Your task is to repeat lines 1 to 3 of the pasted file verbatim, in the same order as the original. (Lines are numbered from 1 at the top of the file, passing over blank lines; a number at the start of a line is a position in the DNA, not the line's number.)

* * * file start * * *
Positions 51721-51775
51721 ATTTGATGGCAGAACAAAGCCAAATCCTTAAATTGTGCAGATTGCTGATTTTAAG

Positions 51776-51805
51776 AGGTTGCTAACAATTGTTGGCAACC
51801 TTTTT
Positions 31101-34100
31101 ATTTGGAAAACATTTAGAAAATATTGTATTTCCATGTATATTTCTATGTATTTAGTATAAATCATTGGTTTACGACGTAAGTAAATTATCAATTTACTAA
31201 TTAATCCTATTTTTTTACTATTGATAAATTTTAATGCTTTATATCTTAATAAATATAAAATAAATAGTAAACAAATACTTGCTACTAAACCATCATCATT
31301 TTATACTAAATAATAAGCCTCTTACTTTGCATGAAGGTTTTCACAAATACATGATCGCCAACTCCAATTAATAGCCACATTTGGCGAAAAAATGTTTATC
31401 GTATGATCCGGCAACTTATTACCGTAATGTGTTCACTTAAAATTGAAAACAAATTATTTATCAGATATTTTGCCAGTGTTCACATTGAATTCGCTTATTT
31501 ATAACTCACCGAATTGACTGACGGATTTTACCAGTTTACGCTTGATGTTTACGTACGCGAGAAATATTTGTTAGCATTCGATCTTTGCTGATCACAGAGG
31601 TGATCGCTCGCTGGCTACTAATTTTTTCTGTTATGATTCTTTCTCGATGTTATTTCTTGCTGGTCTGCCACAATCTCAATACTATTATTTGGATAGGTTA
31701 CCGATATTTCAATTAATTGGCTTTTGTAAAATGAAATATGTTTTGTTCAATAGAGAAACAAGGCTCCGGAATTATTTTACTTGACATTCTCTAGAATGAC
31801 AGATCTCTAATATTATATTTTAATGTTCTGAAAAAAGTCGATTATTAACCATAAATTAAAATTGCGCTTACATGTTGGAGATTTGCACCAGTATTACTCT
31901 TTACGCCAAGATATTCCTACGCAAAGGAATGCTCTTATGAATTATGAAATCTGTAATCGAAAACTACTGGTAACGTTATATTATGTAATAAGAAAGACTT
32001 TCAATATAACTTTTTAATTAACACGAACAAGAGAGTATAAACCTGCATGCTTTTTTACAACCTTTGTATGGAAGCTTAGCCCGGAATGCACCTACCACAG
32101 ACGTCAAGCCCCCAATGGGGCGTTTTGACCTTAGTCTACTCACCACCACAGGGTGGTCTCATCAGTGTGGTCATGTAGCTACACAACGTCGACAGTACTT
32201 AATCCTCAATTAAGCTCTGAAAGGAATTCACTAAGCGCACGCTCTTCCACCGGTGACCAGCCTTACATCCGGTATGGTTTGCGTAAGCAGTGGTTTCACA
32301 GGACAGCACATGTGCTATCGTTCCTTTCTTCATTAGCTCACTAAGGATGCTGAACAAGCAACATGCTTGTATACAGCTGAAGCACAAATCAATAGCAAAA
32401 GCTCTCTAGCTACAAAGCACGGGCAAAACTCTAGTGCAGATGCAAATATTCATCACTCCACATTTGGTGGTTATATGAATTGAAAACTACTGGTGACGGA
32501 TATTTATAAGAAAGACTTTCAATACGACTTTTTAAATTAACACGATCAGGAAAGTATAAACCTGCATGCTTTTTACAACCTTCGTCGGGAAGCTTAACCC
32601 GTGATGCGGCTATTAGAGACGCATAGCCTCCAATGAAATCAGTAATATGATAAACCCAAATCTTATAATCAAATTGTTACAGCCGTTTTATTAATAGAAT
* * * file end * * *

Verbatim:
Positions 51721-51775
51721 ATTTGATGGCAGAACAAAGCCAAATCCTTAAATTGTGCAGATTGCTGATTTTAAG

Positions 51776-51805